Loss of memory and other cognitive functions in humans may start as early as 45, according to new research.

The research published in the current edition of the British Medical Journal mentions that as opposed to common beliefs that loss of brain function starts around 60 years of age, cognitive decline can start earlier and may worsen as one enters middle-age.

The new study has provided useful details that may assist scientists in finding new ways to stave off dementia and other similar conditions.

Researchers have mentioned that treatment for cognitive decline is more likely to work during the initial stages when memory and reason first start to wane.

The research has been led by Archana Singh-Manoux from the Center for Research in Epidemiology and Population Health in France and the University College London. As per the findings, a modest decline is seen in mental reasoning in men and women aged 45-49 years.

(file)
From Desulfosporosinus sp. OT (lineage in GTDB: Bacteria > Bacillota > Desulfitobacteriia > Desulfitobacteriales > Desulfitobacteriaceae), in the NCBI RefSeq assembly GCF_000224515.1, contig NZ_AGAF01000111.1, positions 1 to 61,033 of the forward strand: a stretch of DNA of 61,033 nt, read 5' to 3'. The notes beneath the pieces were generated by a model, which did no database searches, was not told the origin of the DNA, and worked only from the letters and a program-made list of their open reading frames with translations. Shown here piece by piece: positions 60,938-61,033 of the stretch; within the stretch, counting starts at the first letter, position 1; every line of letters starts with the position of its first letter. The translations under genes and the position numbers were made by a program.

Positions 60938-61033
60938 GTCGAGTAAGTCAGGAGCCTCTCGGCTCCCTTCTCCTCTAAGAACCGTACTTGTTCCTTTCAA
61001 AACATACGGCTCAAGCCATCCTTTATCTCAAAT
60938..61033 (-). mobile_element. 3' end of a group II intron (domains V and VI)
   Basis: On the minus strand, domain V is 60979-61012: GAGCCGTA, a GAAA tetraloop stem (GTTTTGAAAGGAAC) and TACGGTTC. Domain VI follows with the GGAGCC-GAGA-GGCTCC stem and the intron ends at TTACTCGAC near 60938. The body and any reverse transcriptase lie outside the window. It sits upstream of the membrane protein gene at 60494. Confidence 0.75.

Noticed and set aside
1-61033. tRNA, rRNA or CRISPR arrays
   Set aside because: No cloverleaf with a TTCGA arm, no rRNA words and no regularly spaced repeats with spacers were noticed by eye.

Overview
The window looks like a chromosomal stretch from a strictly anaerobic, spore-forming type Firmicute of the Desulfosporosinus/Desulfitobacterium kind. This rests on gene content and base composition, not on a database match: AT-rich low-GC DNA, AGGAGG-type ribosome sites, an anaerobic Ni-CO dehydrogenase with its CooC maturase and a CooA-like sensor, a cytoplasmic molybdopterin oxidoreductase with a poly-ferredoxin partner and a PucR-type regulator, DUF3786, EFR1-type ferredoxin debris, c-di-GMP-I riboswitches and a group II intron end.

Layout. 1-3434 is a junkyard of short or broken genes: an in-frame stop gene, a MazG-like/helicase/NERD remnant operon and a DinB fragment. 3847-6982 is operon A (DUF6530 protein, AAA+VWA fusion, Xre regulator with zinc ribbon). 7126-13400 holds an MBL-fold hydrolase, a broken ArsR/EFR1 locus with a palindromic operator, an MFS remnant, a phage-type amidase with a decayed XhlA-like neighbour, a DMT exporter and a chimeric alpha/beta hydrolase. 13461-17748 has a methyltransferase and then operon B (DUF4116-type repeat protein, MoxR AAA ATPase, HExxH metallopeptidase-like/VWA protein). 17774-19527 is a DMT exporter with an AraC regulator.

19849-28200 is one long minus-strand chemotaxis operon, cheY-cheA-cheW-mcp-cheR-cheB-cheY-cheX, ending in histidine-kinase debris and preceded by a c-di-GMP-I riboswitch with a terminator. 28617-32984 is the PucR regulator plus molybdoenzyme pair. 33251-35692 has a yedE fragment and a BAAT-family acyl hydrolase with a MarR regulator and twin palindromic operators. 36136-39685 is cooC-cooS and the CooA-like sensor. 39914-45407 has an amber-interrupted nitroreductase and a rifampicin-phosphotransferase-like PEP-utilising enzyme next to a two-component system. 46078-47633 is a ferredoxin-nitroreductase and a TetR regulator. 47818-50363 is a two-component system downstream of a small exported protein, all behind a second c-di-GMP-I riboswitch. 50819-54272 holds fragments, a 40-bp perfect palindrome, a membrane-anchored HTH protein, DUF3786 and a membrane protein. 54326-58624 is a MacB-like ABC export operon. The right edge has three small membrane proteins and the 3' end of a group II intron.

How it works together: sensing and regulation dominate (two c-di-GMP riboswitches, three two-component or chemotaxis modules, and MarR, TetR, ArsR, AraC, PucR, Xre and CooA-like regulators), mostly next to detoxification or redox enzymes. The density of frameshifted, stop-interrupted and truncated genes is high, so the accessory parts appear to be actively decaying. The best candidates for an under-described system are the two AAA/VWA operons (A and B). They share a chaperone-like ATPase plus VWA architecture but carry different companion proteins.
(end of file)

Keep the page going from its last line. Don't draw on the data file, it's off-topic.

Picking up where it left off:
However, Reuters states that among older subjects in the study, the average decline in cognitive function was greater, but there was a wide variation at all ages, with a third of individuals, aged 45-70, showing no deterioration over the period.

For the study, researchers analysed the mental abilities and other details of around 7,000 civil servants between 1997 and 2007. Each of the test subjects, aged between 45 and 70 at the start, were asked to undertake a series of tests at the beginning and end of the 10-year period.

They found that there was a 3.6 percent cognitive decline over the decade in individuals from 45 to 49 in 1997. With age, this decline gathered pace with those who were in their late 60s in 1997 and their abilities declined by 8.5 per cent by 2007.